The short answer: No, unless overtime hours are worked on such days, or your policy states that paid time off is counted as hours worked when calculating overtime.
The longer, more in-depth answer: If an employer pays holiday pay, there are no provisions in either North Carolina Department of Labor laws or the Federal Labor Standards Act which require the hours paid for holiday pay to count as hours worked for purposes of calculating overtime pay. Only hours actually worked are counted when figuring overtime pay.
Remember, holiday pay is not considered hours worked, so it is not part of calculating overtime hours for employees. Employers should not designate it as overtime when it occurs as part of a regular schedule, to prevent any misconceptions or confusion by their workers.
Keep in mind that when calculating how many hours a nonexempt employee actually works in a week, you do not have to count holiday hours towards the 40-hour workweek as pay. For example, say your employee usually works eight hours a day Monday through Friday and receives Monday, July 5 off for the upcoming holiday. He or she then works regular hours the rest of that week plus eight additional hours on Saturday. While his or her paycheck for the week would note a total of 48 paid hours, counting the eight hours for the holiday observed on July 5, he or she actually worked only 40 hours (eight hours five days including Saturday) and thus would not receive any overtime pay.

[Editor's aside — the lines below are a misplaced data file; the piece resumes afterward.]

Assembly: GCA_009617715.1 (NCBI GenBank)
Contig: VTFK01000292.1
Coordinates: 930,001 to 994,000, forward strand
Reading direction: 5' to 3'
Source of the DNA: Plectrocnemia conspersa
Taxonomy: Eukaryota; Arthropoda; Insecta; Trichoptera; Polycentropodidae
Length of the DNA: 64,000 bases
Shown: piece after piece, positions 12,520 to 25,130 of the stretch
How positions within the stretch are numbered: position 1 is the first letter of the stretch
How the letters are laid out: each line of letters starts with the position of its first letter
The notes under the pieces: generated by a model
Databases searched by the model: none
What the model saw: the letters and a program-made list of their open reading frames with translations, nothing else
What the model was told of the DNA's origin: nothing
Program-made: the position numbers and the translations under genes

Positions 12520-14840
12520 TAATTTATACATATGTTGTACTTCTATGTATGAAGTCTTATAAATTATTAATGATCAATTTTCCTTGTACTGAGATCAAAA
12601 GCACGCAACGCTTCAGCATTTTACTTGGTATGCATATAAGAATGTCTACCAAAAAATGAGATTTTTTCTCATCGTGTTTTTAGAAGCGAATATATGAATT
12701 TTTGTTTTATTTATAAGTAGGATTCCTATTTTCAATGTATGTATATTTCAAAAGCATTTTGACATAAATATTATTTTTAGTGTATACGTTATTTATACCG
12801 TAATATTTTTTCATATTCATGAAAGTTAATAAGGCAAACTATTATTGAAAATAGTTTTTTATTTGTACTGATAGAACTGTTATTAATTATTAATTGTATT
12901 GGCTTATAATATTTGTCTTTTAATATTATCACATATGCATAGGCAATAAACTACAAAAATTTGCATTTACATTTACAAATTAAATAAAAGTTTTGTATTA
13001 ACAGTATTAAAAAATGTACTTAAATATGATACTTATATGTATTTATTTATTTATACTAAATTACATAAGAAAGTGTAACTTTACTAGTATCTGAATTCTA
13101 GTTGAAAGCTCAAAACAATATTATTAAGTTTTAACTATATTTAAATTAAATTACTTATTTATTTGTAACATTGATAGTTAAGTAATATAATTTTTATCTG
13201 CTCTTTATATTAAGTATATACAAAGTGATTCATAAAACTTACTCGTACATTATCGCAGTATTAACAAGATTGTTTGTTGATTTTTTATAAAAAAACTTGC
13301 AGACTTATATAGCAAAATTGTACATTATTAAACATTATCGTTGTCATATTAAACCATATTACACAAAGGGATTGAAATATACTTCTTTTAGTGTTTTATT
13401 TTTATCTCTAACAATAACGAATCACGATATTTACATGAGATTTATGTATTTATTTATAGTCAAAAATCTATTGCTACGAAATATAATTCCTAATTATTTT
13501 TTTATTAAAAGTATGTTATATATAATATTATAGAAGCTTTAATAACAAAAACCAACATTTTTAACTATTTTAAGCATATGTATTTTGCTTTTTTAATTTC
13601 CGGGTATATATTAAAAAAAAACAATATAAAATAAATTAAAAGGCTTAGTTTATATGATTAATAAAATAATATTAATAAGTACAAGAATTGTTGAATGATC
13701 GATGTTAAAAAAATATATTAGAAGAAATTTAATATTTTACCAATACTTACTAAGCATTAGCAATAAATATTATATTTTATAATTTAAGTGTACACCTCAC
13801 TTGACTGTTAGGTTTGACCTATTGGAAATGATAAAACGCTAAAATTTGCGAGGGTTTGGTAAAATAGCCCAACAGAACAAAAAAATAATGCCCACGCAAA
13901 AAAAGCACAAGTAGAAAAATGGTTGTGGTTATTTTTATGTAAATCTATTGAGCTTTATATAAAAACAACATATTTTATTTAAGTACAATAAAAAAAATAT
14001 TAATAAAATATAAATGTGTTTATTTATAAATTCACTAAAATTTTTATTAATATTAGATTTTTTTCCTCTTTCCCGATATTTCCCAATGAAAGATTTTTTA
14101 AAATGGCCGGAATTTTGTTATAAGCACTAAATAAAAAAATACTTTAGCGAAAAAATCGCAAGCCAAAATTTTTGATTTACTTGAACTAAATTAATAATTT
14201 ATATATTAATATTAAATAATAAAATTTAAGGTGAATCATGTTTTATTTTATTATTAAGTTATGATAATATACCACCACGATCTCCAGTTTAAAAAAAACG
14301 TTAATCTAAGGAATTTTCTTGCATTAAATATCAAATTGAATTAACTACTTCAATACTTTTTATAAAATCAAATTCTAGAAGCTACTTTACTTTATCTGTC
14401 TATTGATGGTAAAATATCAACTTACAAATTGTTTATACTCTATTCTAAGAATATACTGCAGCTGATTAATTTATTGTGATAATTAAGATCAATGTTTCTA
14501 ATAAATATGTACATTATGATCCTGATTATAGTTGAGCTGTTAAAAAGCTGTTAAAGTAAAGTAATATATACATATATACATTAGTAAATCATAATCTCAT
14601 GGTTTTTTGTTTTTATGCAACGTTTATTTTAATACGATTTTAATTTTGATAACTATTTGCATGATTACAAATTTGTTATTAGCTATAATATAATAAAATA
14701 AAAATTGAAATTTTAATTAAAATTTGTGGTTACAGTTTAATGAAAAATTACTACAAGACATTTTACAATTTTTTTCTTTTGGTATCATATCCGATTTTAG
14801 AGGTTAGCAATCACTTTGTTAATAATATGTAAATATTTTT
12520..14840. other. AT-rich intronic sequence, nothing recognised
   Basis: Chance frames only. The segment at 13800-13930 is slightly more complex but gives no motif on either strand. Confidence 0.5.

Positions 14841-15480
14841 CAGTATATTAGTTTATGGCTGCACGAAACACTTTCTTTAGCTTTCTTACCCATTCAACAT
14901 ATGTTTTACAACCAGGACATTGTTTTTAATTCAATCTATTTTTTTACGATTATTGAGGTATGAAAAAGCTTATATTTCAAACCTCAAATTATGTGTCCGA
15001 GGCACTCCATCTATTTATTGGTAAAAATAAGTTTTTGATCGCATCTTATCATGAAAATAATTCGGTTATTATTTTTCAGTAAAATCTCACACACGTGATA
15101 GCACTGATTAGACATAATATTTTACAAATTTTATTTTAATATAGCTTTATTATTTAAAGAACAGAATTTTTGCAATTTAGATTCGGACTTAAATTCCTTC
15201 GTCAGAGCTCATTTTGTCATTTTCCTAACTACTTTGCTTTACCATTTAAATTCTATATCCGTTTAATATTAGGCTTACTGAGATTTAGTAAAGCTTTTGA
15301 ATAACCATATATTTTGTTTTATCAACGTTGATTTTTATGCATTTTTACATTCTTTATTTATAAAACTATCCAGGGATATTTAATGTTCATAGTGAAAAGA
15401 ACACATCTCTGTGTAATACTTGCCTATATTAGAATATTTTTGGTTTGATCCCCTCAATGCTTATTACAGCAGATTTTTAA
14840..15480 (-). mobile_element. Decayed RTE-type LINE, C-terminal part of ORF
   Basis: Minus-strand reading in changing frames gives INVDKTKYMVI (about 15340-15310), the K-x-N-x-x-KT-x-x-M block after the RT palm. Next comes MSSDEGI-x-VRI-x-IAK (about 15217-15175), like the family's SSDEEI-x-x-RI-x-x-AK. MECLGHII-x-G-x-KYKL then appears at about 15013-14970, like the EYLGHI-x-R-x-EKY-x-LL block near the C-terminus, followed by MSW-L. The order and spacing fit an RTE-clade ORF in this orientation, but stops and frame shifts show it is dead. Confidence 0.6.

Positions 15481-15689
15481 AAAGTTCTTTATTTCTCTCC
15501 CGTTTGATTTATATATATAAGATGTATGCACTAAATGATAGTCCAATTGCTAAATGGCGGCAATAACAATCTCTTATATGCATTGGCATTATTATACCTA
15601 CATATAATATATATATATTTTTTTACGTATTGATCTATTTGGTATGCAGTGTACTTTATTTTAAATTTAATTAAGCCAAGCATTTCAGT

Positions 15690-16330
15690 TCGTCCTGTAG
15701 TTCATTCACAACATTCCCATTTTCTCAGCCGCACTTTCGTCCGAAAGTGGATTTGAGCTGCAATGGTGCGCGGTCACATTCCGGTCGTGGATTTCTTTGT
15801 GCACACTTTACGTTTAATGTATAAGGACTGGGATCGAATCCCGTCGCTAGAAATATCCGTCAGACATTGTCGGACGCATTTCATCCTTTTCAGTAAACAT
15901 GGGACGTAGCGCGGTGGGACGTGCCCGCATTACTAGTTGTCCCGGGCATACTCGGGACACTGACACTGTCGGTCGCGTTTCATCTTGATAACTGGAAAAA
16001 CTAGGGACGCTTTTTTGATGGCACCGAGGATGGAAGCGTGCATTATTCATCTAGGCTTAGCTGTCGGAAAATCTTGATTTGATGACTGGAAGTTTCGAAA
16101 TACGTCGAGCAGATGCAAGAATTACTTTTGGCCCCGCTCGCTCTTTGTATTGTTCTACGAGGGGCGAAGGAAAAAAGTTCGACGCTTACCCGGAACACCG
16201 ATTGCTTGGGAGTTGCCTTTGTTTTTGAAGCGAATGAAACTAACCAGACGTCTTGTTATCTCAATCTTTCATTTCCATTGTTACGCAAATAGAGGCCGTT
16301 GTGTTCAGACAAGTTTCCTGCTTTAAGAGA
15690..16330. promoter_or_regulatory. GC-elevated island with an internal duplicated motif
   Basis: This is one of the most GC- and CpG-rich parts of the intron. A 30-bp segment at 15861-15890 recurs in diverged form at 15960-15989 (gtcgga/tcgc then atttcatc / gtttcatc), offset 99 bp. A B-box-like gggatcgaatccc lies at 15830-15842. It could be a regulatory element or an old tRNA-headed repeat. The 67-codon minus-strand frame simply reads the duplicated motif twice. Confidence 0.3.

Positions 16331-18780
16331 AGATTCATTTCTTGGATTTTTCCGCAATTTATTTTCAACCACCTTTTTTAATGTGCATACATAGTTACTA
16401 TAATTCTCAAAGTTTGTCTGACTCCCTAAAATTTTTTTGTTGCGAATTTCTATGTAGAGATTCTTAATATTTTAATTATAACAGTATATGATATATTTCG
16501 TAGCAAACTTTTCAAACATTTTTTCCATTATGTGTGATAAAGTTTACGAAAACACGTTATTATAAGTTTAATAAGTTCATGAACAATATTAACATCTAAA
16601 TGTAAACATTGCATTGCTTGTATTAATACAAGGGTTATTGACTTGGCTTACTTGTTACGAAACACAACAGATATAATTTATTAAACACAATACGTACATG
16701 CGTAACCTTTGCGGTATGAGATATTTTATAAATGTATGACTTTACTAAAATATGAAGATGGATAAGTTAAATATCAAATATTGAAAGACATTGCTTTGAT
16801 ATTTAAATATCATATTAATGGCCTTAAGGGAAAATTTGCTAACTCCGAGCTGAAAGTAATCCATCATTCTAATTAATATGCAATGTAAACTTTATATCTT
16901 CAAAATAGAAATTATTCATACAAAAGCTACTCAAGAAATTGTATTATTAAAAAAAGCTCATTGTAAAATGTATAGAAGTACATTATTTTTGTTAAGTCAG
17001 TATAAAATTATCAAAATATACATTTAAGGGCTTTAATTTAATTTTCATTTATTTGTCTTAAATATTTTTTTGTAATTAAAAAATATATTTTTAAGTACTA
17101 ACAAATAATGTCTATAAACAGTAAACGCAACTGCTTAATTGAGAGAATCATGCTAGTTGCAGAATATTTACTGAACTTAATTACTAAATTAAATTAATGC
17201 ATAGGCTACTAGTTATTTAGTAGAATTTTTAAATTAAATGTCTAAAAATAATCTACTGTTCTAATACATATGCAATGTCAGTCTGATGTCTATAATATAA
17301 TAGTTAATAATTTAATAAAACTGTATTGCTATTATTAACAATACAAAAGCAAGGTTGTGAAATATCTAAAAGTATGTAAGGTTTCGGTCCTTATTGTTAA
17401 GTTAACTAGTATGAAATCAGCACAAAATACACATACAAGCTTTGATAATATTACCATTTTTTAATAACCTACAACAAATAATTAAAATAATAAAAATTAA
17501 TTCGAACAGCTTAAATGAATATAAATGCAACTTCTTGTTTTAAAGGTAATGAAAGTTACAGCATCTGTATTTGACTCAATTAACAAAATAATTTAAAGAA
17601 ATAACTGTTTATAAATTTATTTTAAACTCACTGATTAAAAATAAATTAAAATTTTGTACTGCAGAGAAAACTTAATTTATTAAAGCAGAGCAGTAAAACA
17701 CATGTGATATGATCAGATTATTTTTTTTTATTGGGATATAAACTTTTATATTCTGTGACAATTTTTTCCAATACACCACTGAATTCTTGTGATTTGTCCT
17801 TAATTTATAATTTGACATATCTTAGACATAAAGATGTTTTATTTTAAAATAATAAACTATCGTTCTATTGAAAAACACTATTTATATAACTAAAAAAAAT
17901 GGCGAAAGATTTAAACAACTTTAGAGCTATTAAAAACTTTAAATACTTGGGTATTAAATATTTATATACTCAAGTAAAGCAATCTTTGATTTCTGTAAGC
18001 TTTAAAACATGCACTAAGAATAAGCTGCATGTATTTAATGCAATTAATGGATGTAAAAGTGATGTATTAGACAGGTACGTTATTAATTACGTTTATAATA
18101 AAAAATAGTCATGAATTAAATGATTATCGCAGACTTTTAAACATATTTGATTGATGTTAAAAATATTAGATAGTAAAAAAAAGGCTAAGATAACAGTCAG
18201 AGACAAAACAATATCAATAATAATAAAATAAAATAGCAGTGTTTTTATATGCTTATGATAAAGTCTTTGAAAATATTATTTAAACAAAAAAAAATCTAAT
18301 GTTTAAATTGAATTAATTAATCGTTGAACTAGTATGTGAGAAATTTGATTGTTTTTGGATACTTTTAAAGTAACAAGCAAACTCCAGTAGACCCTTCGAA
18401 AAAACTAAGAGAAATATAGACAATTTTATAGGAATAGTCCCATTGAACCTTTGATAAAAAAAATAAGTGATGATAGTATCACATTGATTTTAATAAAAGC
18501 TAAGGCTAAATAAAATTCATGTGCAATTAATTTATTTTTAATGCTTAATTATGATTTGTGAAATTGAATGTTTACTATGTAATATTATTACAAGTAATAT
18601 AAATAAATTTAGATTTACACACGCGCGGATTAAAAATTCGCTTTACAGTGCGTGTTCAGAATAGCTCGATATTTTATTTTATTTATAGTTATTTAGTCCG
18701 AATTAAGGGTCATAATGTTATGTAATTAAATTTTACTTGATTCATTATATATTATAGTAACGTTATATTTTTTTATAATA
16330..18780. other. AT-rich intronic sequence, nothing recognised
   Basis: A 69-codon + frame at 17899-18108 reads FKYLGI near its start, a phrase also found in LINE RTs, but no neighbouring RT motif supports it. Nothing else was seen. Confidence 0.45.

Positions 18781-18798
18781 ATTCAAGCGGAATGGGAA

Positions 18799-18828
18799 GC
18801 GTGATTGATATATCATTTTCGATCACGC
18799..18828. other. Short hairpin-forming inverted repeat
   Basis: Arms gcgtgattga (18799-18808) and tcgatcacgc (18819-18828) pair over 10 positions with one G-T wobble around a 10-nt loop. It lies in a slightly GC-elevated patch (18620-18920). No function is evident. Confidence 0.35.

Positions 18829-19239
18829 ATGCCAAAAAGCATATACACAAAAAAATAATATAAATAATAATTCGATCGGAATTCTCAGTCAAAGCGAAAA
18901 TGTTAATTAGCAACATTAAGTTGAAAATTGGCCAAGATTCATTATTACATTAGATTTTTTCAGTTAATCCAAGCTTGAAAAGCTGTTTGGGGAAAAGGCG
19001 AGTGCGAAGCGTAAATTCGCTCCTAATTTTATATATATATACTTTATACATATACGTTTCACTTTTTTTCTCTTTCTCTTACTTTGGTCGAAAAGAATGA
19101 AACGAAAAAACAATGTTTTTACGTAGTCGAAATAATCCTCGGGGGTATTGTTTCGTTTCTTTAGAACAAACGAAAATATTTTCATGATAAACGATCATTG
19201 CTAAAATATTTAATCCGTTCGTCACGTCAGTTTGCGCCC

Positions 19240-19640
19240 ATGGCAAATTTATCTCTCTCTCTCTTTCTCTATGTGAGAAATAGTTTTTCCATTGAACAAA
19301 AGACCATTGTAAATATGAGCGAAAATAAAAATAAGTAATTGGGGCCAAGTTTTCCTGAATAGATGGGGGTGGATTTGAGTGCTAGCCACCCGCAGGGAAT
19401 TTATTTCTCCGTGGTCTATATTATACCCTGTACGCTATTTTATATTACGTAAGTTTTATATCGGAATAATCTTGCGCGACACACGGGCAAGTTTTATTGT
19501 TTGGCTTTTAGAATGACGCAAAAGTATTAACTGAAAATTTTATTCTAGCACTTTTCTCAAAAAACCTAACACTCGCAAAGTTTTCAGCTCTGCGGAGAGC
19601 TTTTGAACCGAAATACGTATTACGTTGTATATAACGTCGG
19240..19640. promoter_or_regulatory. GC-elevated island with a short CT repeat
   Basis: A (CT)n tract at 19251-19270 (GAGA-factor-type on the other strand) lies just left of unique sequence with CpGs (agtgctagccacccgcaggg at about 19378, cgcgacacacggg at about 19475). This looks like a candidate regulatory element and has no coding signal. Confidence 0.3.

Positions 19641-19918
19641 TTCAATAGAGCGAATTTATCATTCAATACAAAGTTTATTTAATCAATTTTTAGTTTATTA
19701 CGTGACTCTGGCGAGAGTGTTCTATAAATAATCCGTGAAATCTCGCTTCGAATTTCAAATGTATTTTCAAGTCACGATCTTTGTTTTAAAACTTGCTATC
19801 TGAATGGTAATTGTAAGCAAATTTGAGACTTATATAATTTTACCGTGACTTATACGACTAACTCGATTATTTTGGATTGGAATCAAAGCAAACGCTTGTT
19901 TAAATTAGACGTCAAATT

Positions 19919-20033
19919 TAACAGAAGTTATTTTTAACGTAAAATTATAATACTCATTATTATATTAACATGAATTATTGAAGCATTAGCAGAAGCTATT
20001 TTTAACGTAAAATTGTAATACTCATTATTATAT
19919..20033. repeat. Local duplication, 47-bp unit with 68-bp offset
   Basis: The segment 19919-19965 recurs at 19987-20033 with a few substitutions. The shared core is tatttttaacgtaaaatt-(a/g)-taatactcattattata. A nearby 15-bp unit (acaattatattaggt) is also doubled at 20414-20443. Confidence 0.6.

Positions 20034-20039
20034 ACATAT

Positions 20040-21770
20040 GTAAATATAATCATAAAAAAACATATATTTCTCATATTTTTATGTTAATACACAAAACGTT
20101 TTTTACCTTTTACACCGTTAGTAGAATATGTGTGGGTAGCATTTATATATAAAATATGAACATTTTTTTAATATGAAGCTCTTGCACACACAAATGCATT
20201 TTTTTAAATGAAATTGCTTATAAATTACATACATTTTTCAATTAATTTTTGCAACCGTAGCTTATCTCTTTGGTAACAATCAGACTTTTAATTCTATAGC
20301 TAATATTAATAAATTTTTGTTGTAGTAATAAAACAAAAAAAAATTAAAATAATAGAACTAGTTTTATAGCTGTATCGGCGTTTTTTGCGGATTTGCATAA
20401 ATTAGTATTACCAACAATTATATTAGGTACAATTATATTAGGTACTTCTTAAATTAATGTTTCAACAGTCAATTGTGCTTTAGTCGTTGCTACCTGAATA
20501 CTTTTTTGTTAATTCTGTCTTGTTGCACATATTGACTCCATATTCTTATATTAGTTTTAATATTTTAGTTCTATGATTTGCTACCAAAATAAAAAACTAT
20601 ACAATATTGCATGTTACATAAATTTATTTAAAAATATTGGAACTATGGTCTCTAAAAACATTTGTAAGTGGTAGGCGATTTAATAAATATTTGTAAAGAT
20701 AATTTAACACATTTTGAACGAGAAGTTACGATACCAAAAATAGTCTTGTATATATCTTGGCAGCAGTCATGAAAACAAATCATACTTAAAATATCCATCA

For more details, please call a member of CAI’s Advice and Counsel team at (919) 878-9222 or (336) 668-7746.
Photo Source: HAM guy